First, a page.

POS systems have hundreds of features – which ones will you actually use? Depending on the specifics of your business, you may need a full arsenal of features, or you may prefer to keep things simple. As you look for POS software, think about what features you must have, those that would be nice to have, and which ones you'll likely never use. Sign up for a few demos and trial versions before making your final decision so you can make sure the POS app is easy to use and has all the features on your must-have list.
In addition to basic cash register features that are included with every POS solution, here are six key feature sets that you should look at closely before selecting a system. Keep in mind that specific capabilities within each feature set vary from system to system. Advanced features may only be offered with higher service tiers, or you may need to add apps or integrations to the POS system.
Mobile App Support
The best POS systems have apps that you install on iPads and Android tablets, and sometimes even smartphones, transforming the devices into mobile POS terminals. You can then use them as mobile checkout devices to ring up customer orders anywhere on the store floor or, for restaurants, take orders and payments tableside. You can also attach the tablet to a stand and add peripherals, such as a cash drawer and a receipt printer, to create a countertop checkout station.
Although some POS systems can be used with both Android tablets and iPads, some are platform-specific. If you have a strong preference for one platform over the other, or if you already have tablets and phones you want to use, this is an important consideration as you evaluate systems. Examples of dual-platform POS systems include Epos Now, Square and PayPal.
iPads are the preferred platform for most POS providers. These devices are well known for their user-friendly interface and stability, as Apple designs both the hardware and the operating software. iPads also have superior security because iOS is a closed platform, making it a less attractive target for hackers (though it isn't immune to malware attacks, and it's important to keep your devices updated). However, iPads tend to be more expensive than Android tablets because they're produced by a single company rather than multiple manufacturers. Examples of iPad POS systems include Vend, TouchBistro, Lightspeed, Talech and Revel.
Android may be the more popular platform with consumers, with over 2.5 billion devices in use, and many developers may prefer Android because it allows greater customization than iOS, but it isn't as popular with POS providers as iOS. Android tablets tend to be less expensive than iOS because multiple manufacturers develop them, so there's more competition in the market, resulting in lower pricing and a broader product selection, which can save you money as you set up your system, add devices, or replace broken, lost or stolen tablets. An example of an Android POS systems is Toast.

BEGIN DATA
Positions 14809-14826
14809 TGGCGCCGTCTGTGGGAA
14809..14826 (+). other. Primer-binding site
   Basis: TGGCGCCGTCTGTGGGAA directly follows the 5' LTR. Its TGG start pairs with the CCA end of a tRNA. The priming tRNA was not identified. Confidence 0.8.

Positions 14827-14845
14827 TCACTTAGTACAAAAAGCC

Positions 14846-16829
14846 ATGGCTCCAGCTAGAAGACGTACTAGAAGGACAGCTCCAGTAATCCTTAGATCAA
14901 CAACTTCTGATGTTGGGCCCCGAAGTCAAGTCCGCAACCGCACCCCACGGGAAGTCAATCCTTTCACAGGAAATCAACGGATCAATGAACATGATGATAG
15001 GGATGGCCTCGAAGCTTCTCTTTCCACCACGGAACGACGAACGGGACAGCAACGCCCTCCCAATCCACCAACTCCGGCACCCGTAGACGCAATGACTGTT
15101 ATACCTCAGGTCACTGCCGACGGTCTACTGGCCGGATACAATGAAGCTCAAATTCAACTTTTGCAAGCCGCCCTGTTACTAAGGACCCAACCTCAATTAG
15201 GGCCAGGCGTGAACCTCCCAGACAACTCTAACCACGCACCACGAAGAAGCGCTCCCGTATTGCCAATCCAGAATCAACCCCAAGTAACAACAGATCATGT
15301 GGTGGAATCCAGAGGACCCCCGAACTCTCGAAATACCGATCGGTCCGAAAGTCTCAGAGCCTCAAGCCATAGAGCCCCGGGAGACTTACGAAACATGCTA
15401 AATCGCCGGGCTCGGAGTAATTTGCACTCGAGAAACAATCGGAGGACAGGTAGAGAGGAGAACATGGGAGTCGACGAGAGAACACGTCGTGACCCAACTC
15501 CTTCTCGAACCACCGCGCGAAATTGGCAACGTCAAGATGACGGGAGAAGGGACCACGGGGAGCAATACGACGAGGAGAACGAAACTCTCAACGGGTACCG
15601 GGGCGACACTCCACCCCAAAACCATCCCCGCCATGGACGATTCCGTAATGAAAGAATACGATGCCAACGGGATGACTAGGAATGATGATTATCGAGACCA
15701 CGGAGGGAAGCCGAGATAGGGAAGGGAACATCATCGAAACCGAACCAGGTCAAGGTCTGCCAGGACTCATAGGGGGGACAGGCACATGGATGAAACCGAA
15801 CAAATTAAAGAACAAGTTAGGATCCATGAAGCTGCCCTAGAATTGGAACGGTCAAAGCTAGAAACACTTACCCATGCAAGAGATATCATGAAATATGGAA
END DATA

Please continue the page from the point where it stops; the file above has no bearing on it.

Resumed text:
Do you need a basic product catalog or menu-item countdown? Or do you need to track quantities, including components or ingredients? Do you need low-stock alerts or automatic reordering? If you have a retail business, estimate how many SKUs you need it to support; some support a limited number. Also, consider whether you need vendor management and purchase ordering tools. If you need advanced inventory management features and they're not available, does the system integrate with inventory software?
Customer Management and Loyalty Programs
How much information do you need to collect about your customers? Do you need their email addresses for your mailing list? Phone numbers and addresses for delivery? Or do you need a system with a built-in CRM (customer relationship management) application that allows you to create customer profiles with detailed purchase histories and to add notes, such as birthdays, preferences or allergies? Do you want your POS system to include or connect to a loyalty program?
If your employees will use the POS system, you need to control the data and functions they can access. For example, maybe you only want your store managers to handle refunds, or perhaps you want all your cashiers to have this ability. Consider whether you prefer role-based permissions or if you want to set permissions individually for user profiles. Also, do you need it to have a timeclock so your employees can clock in and out using the POS system? If you're already using time and attendance software, will it integrate with the POS system?
All POS systems can generate reports, but the number of reports, specific report types and customization options differ between systems. Do you need data on your sales per hour so you can staff your business more effectively? Would a list of your best- and worst-selling items help you refine your product mix? Do you want the system to email specific reports to you automatically? Do you need real-time reporting that you can access using a mobile app?
Most web-based POS systems have integrations or apps that make it easier for you to share data between systems. For example, connecting your accounting software to your POS system saves you the time of exporting sales data from your POS system and manually uploading it to your accounting software. Look for a POS system that integrates with the business programs you already use, such as accounting software, payroll, e-commerce platforms and email marketing services.